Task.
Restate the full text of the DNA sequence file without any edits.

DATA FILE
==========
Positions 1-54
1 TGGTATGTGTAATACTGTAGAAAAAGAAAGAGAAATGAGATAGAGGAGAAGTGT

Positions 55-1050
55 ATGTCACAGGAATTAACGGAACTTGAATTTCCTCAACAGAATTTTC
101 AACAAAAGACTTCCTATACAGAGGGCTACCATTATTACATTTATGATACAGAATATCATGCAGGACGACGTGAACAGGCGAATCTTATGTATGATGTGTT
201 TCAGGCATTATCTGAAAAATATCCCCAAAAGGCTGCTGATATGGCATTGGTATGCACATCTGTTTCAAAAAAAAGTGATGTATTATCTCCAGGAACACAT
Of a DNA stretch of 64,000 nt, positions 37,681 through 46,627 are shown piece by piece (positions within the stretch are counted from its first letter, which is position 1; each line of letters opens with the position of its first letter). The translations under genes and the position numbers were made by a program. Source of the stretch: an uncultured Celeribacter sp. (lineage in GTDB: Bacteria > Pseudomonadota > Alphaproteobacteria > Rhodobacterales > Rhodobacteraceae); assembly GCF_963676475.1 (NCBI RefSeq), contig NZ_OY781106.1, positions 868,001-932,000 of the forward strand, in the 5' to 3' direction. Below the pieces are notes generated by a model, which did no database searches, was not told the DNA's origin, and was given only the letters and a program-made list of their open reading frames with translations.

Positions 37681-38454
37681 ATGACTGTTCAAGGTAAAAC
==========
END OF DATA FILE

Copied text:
Positions 1-54
1 TGGTATGTGTAATACTGTAGAAAAAGAAAGAGAAATGAGATAGAGGAGAAGTGT

Positions 55-1050
55 ATGTCACAGGAATTAACGGAACTTGAATTTCCTCAACAGAATTTTC
101 AACAAAAGACTTCCTATACAGAGGGCTACCATTATTACATTTATGATACAGAATATCATGCAGGACGACGTGAACAGGCGAATCTTATGTATGATGTGTT
201 TCAGGCATTATCTGAAAAATATCCCCAAAAGGCTGCTGATATGGCATTGGTATGCACATCTGTTTCAAAAAAAAGTGATGTATTATCTCCAGGAACACAT
Of a DNA stretch of 64,000 nt, positions 37,681 through 46,627 are shown piece by piece (positions within the stretch are counted from its first letter, which is position 1; each line of letters opens with the position of its first letter). The translations under genes and the position numbers were made by a program. Source of the stretch: an uncultured Celeribacter sp. (lineage in GTDB: Bacteria > Pseudomonadota > Alphaproteobacteria > Rhodobacterales > Rhodobacteraceae); assembly GCF_963676475.1 (NCBI RefSeq), contig NZ_OY781106.1, positions 868,001-932,000 of the forward strand, in the 5' to 3' direction. Below the pieces are notes generated by a model, which did no database searches, was not told the DNA's origin, and was given only the letters and a program-made list of their open reading frames with translations.

Positions 37681-38454
37681 ATGACTGTTCAAGGTAAAAC